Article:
29 athletes from 12 different sports will make up the Refugee Olympic Team which will participate in the Tokyo Olympics next month, The International Olympic Committee announced on Tuesday.
Scholarships provided by the IOC through the Olympic Scholarships for Refugee Athletes programme allowed for 56 athletes from 13 countries to train in the hope of realising their dream of making the Tokyo 2020 team.
Of these 56 athletes, 25 were chosen with an additional four athletes from the International Judo Federation Refugee Project being selected to round out the 29 athlete team.
The athletes will be competing in athletics, badminton, boxing, canoeing, cycling, judo, karate, taekwondo, shooting, swimming, weightlifting and wrestling.
The team will compete under the Olympic flag and will enter the stadium second at the Opening Ceremony, immediately after Greece, sending a strong message of inclusion.
For all official representations of the team such as medal ceremonies, the Olympic flag will be raised and the Olympic anthem will be played.
This will mark the second time the Refugee Olympic Team will compete at the games, first competing at the 2016 Rio Olympic Games with 10 athletes representing the team.
Six of those athletes will be part of the team in Tokyo with swimmer Yusra Mardini, judoka Popole Misenga and runners Anjelina Nadai Lohalith (1,500m), James Nyang Chiengjiek (800m), Paulo Amotun Lokoro (1,500m) and Rose Nathike Likonyen (800m).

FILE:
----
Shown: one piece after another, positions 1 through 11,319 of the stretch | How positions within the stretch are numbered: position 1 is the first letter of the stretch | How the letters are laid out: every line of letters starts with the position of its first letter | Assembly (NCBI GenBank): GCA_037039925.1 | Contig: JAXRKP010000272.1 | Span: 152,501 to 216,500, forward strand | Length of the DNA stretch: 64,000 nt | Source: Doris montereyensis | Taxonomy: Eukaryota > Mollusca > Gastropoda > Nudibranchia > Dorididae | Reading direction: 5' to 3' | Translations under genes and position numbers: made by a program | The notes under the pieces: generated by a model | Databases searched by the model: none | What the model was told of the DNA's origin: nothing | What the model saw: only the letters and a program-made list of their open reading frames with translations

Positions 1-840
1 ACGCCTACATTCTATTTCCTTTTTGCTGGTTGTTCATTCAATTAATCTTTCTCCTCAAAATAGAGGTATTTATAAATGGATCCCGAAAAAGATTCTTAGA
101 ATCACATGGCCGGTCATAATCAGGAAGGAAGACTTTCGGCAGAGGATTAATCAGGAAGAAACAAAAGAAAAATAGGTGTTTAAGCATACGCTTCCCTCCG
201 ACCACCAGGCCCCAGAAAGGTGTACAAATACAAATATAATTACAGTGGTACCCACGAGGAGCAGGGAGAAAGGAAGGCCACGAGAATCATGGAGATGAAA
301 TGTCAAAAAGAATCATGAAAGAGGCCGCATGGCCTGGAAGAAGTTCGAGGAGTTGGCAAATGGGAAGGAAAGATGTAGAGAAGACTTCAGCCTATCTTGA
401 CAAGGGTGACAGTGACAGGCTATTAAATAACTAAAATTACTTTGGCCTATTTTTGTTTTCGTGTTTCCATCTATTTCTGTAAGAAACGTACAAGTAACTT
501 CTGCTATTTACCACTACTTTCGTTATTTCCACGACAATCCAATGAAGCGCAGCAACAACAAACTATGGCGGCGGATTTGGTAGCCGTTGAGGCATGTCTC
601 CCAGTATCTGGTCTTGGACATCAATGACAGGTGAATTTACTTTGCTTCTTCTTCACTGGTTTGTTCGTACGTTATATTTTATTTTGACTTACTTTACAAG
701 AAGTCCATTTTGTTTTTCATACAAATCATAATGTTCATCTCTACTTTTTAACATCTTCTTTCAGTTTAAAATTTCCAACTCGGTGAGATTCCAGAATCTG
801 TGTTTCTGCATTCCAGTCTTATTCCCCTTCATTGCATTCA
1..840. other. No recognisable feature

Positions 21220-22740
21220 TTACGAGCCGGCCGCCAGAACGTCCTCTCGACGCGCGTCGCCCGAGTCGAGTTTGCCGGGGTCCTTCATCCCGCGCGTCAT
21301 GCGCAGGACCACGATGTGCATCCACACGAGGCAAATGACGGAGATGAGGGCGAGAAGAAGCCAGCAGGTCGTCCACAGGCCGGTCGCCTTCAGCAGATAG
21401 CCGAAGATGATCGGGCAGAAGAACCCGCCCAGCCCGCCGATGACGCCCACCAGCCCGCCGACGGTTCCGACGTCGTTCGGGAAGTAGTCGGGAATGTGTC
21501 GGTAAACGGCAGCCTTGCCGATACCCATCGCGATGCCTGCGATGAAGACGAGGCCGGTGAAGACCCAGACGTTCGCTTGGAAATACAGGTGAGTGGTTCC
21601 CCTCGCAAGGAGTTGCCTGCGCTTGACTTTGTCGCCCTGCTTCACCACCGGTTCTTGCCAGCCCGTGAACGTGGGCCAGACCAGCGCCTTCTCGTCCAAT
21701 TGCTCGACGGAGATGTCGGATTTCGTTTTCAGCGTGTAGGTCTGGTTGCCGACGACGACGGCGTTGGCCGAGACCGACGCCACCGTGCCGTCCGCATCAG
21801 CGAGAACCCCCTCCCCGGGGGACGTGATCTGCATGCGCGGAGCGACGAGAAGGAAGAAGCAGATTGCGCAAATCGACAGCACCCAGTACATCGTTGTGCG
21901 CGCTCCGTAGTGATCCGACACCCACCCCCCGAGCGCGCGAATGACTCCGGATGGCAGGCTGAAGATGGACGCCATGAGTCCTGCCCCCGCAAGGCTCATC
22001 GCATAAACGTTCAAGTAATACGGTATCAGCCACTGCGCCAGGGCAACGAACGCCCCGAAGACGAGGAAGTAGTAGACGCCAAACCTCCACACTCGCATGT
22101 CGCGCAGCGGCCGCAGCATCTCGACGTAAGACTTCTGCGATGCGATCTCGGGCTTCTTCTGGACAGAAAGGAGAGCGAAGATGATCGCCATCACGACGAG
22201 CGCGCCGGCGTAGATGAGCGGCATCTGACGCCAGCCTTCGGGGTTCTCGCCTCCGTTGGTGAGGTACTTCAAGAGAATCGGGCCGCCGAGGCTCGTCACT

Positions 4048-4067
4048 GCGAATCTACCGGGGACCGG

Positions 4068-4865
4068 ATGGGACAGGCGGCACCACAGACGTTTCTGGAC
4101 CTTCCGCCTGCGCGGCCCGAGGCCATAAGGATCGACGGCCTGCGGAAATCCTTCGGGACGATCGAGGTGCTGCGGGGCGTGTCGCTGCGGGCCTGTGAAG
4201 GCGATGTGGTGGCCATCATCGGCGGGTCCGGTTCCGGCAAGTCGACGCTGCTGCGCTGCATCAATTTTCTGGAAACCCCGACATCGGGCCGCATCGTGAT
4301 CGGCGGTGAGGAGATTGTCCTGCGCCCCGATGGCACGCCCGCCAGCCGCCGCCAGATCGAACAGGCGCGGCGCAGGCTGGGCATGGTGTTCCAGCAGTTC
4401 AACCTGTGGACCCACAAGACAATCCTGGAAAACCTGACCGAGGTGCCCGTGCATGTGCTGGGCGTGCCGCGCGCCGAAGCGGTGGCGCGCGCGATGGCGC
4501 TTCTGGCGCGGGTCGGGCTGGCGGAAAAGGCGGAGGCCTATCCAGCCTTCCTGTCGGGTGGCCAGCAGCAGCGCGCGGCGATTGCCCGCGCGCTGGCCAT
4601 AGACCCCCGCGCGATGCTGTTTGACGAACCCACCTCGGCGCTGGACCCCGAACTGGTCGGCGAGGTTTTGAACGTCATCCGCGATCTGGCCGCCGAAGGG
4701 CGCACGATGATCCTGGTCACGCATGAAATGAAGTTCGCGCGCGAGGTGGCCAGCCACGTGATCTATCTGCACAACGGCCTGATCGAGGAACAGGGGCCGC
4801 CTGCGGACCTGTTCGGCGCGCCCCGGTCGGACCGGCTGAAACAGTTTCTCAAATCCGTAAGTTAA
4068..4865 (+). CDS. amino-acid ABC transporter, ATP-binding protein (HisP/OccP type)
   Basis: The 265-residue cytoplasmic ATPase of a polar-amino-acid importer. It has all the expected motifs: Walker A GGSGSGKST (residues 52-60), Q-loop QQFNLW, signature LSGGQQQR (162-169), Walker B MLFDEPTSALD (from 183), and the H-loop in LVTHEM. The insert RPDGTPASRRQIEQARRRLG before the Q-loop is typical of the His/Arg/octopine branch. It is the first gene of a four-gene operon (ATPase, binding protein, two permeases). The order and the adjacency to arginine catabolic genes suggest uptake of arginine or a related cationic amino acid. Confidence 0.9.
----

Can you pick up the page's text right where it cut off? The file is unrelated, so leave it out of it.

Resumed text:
A newcomer to the team is the 2016 Olympics bronze medalist Kimia Alizadeh who will compete in the 57kg taekwondo category.
At just 18 years of age, Alizadeh won a bronze medal in taekwondo representing Iran which she has since fled now living in Germany.
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The team will send an inspiring and powerful message of solidarity and hope to the world and bring further awareness to the plight of over 80 million displaced people worldwide.
IOC President Thomas Bach highlighted the strong message the team sends to refugees world wide.
“This will be a symbol of hope for all refugees in the world and will make the world better aware of the magnitude of this crisis. It is also a signal to the international community that refugees are our fellow human beings and are an enrichment to society.
“You are an integral part of our Olympic community, and we welcome you with open arms.”
Once the games are completed the IOC will continue supporting the athletes and those who missed out through various Olympic Solidarity programmes, including support for athlete career transitions and give them the opportunity to train for future editions of the Olympic Games
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